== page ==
Oprah used to say that your home should “rise up to greet you.” Isn’t that a nice sentiment? It does feel good to walk into (or stay at home all day in) a tidy house with gleaming furniture and a floor that feels nothing like the boardwalk at the beach.
And yet, I let my house go for weeks at a time without cleaning, only finally attacking the task because I’ve invited company over for the sole purpose of forcing myself to clean. I’m hosting Thanksgiving this year just to get my house spruced up for the holidays.
Here’s how my pre-visitor-cleaning normally goes down:
1) One week prior to our guests’ arrival, I begin stressing about how much there is to do. I think, I should do the master bath now, that way it will be sort of clean just in case anyone needs to use it in an emergency, but I won’t have to clean it in the two days leading up to visitors coming. I do a lot of thinking about how I should clean the master bathroom, but I don’t actually do it, because after all, there’s still a week left till our visitors arrive.
2) Five days prior, I make a list of all the things that need to be done. After writing it out, I decide it would be way more organized if I put the list on an excel spreadsheet. That way I can save it for other occasions and print it up whenever I need it! Genius! When I sit down at the computer, I figure I’ll spend five minutes checking my Facebook feed. An hour later I decide that my hand-written list will be just fine, but at least I’ve printed what looks to be a super-delicious recipe for homemade granola bars. Here are a few of the things on my list: Pick up random crap lying around everywhere (none of it is mine), organize random crap (none of it is mine), sweep, mop, vacuum, dust, bathrooms, baseboards, mirrors, doors, doorknobs, and possibly walls (these last three are only dirty if you have kids), fan-blades, outdoor patio area, sweep front walk, weed flower beds. Oh and laundry because I can’t have laundry piling up when guests are over, and I don’t really want to do laundry while guests are here, either.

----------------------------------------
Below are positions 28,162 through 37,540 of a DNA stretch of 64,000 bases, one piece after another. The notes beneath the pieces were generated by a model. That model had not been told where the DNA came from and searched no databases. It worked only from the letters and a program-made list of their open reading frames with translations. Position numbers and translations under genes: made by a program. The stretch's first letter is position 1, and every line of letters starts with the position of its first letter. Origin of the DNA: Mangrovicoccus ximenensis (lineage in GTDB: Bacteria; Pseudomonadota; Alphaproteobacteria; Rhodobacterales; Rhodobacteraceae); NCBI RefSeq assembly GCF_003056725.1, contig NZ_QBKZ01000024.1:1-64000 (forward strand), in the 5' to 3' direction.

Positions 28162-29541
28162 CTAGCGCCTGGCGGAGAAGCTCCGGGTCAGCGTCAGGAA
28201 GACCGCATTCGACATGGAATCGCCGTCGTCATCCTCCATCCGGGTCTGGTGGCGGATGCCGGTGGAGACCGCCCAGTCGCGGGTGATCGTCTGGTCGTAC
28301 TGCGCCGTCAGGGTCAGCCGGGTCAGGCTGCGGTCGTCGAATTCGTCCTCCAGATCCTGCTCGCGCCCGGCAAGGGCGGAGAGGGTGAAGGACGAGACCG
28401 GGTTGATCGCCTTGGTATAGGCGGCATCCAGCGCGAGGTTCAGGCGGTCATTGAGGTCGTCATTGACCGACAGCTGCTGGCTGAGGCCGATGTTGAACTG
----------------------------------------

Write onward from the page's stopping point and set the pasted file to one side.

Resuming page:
3) Four days prior, I look at my list and map out how long each of my tasks is supposed to take. I underestimate on every single one of them so that I can justify going for a jog, playing My Little Pony with my three-year-old, or writing a blog instead of doing anything from my list.
4) Three days prior to guests’ arrival, I look at my filthy, cluttered house and get super-disgusted with all of the crap lying around that was put there by someone other than myself. I say to myself, I’m not their servant! They can pick up all their shit before I’ll vacuum! And I go on strike until everyone picks up their crap.
5) Two days prior, I yell at everyone about how I’m not a maid and whoever lives in this house needs to be responsible for picking up their own crap. I point, yell, and gesticulate wildly as I deliver my demands. The kids try to pick up their toys, but they are flustered because I’m issuing so many commands at once, so every task takes them ten times longer than it should. The husband is annoyed that I’m asking him to do stuff. The dog is hiding under the bed.
6) The day before guests arrive, once I’m satisfied with my family’s efforts at not being filthy, selfish, lazy pigs, I really start cleaning. Mid-way through the upstairs hall bathroom, knowing I still have the half-bath and master-bath to clean, I decide that our family of four plus mother-in-law could really do fine with sharing just one bathroom. I think maybe I should take a break from cleaning and go to realtor.com to search for a home with less square footage. But I know I can’t procrastinate anymore, so I press on. As I finish the half bath, I realize I’ve completely forgotten to feed my three-year-old lunch and also we are almost out of milk, eggs, bread, cereal, coffee, and juice. So I load the three-year-old into the car and hand her a granola bar and a cheese stick to eat on the way to the grocery store.
7) The day our guests are scheduled to arrive, I’m still scrambling to finish all the tasks from the day before because of course the laws of physics would not have allowed me to do all that stuff in one day while simultaneously taking care of a three-year-old. Duh. I make myself a stern mental note that next time, I really must start cleaning four days prior to guests’ arrival. I give the kids a couple of moist rags and some water-vinegar cleaner and assign them to clean the doors, doorknobs, and baseboards (they’re the ones that got them dirty anyway!) When I’m finally done with my cleaning, I light a candle and look around at my spotless house. I breathe a deep sigh of relief and satisfaction and think to myself, I should really put more effort into keeping my house clean. This feels GREAT. I think I’ll even clean the master-bath after my guests leave!
8) And then, as the doorbell rings, I notice the windows are filthy and the kitchen-island light has cobwebs hanging from it.
So how do you clean your house? Is your routine anything like mine?